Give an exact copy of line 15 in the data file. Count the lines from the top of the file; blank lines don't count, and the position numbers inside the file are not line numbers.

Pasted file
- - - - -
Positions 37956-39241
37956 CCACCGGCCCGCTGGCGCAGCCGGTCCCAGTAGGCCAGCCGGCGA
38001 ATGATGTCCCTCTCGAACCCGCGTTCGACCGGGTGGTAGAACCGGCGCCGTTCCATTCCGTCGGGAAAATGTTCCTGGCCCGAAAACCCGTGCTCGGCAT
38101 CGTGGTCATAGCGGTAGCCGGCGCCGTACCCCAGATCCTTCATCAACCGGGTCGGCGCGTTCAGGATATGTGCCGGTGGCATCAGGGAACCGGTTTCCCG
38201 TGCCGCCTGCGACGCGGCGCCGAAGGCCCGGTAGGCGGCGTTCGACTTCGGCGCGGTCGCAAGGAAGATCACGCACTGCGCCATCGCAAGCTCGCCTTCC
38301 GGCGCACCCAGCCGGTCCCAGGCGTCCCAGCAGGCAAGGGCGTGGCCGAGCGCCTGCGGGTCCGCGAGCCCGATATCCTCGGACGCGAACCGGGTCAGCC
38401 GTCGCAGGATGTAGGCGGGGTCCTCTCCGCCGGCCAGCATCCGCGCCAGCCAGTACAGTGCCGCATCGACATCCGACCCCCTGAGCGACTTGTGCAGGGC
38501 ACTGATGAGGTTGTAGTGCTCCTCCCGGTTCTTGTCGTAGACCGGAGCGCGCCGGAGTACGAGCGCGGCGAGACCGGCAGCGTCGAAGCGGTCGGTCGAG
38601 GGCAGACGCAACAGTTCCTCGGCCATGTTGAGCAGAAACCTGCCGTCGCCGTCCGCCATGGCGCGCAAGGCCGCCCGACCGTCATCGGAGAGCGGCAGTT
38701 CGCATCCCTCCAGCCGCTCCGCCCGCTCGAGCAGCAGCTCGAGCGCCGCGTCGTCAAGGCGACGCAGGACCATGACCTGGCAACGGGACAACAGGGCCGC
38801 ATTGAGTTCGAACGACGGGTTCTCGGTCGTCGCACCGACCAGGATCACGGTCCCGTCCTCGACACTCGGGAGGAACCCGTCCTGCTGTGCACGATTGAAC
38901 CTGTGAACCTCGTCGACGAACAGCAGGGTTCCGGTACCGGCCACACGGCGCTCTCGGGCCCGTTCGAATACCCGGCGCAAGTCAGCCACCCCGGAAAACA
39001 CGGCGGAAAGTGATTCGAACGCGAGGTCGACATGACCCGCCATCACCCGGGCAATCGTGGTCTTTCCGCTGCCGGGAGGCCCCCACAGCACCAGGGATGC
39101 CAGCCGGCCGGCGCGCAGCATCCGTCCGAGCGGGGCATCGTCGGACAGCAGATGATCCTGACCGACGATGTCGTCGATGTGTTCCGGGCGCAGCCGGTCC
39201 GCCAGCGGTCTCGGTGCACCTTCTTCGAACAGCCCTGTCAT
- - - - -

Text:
39201 GCCAGCGGTCTCGGTGCACCTTCTTCGAACAGCCCTGTCAT